Scenic Scranton Packaged for Display at Gallery Exhibit

Sep 3, 2009

       Most people recognize the Statue of Liberty, the Washington Monument and Mount Rushmore as well-known sites in the United States. Andrés Alvarez, an artist from Medellin, Columbia, sought a different view of American culture and landscape.  His new collection of mixed media paintings, which will be on display at The University of Scranton's Hope Horn Gallery beginning Sept. 14, portrays places like Scranton's Nay Aug Park as the quintessential America.

        Alvarez worked as a Foreign language teaching assistant in the World Languages and Cultures Department at The University of Scranton during the 2008-2009 academic year.  As a visitor to the United States, he wanted to experience the American landscape beyond the popular tourist attractions, which, he believed, were often "packaged" together to give a certain view of American culture.  In Scranton, Alvarez sought out and depicted areas in Nay Aug Park that were part of residents' everyday lives.  To represent the idea of "packaging" a landscape or culture, Alvarez chose to paint his landscapes on cereal boxes.  This combination of commercial materials and natural imagery also expressed the artist's interest in ecology.

        "The paintings show the relationship involved in marketing a thing or place," said Darlene Miller-Lanning, Ph.D., director of the Hope Horn Gallery.  "They also consider how the perspectives of a tourist or visitor can differ from those of a person who has lived in an area for a long time."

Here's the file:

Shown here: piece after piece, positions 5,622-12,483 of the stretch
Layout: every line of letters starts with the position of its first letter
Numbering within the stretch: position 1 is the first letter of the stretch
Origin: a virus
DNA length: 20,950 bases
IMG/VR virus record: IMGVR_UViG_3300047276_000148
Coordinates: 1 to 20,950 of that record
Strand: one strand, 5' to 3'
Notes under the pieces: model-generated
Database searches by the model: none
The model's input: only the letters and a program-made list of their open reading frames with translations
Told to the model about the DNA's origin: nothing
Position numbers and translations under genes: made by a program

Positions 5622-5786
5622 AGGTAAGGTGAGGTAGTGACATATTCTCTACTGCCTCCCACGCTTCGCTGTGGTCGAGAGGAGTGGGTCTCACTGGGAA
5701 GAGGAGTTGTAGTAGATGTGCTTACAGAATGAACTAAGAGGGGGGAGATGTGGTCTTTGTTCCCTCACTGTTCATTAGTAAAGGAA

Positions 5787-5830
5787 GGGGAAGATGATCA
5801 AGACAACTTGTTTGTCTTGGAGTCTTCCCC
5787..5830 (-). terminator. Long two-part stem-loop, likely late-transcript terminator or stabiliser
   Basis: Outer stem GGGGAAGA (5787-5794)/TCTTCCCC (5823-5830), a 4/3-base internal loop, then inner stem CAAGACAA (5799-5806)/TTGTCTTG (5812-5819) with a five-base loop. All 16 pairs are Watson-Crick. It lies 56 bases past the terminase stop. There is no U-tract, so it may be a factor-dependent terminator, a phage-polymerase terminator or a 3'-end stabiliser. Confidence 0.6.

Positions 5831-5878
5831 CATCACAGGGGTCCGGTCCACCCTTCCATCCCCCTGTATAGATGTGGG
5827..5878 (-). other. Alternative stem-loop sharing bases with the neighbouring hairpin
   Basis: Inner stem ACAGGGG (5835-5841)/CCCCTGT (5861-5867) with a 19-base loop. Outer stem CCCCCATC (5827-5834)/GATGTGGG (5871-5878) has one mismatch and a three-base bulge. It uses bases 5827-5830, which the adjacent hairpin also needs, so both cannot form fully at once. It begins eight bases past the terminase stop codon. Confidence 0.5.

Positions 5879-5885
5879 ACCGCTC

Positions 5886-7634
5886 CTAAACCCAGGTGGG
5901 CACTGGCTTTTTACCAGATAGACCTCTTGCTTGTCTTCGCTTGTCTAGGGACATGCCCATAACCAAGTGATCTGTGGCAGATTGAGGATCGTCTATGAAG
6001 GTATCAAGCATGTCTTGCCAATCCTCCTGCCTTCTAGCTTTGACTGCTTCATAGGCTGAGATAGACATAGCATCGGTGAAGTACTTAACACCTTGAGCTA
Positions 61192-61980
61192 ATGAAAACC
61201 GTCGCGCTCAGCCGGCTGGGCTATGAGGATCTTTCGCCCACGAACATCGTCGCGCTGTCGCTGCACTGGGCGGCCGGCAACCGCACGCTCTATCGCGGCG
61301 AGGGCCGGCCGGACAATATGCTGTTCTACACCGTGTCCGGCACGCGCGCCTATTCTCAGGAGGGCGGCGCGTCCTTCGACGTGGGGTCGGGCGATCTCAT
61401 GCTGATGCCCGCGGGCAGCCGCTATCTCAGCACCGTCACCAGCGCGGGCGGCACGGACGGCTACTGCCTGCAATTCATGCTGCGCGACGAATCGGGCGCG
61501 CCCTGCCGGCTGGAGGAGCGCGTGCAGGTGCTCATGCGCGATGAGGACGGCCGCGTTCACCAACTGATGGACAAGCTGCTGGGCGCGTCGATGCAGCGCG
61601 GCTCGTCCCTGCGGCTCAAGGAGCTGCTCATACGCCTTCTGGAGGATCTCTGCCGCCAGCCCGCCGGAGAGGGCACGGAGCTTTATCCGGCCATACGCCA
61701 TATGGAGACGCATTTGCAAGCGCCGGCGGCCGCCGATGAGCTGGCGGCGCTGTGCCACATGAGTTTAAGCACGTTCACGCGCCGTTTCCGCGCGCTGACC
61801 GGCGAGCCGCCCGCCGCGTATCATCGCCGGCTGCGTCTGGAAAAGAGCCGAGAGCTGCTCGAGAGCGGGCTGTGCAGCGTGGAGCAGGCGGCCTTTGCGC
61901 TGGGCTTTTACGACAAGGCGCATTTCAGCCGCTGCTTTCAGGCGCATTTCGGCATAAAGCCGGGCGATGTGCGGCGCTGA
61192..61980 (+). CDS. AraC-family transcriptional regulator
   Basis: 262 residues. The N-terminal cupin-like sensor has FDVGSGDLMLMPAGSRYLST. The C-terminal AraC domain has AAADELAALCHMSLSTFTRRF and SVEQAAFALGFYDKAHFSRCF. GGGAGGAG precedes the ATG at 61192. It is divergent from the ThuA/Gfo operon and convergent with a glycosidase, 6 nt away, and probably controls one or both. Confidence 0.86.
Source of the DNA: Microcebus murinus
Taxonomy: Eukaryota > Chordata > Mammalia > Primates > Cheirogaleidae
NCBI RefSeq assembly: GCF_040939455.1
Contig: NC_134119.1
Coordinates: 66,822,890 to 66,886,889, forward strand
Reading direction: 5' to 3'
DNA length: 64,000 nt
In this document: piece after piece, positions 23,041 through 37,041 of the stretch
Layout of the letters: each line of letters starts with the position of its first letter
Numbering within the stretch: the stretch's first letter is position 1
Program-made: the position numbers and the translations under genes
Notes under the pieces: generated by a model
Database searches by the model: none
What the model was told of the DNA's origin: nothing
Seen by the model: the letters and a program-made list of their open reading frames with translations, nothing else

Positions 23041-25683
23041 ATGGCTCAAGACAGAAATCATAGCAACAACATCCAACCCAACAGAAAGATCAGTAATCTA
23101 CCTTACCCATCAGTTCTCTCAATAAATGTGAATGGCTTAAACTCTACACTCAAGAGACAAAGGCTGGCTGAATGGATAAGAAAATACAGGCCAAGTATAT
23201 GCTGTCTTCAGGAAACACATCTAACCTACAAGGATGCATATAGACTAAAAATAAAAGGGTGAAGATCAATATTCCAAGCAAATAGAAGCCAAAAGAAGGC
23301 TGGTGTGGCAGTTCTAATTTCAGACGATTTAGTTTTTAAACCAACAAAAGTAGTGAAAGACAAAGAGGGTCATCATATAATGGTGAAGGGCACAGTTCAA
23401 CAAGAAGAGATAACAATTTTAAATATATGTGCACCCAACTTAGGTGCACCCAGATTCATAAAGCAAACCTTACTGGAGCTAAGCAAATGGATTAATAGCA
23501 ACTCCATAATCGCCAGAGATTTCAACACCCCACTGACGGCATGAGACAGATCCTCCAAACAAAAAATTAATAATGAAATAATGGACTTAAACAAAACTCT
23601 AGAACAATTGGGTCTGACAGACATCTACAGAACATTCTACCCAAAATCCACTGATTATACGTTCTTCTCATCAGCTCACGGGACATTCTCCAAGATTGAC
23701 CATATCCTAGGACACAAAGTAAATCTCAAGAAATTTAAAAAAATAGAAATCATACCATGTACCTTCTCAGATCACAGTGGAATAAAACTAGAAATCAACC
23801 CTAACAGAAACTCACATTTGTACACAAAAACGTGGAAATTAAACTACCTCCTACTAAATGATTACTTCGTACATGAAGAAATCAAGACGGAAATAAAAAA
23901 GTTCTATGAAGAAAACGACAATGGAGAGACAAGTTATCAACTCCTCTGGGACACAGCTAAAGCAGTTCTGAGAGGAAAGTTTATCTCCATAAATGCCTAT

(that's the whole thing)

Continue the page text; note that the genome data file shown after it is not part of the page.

The exhibition, called "Landscape in Situ: Painting by Andres Alvarez," will be on display at the Hope Horn Gallery in Hyland Hall from Sept. 14 to Oct. 9. The gallery is open to the public, free of charge, Sunday through Friday, from noon to 4 p.m., and on Wednesdays from 6 p.m. to 8 p.m.

        A lecture on the exhibit will take place on Oct. 2 from 5 p.m. to 6 p.m. in Brennan Hall, where Essayist Eva Piatek, a 2009 graduate of The University of Scranton, will speak about the paintings. Following the lecture, a reception will be held in the Hope Horn Gallery from 6 p.m. to 8 p.m. in conjunction with the City of Scranton's First Friday events downtown. Both the lecture and the reception are free and open to the public.

        For additional information, contact the Hope Horn Gallery at 941-4214.

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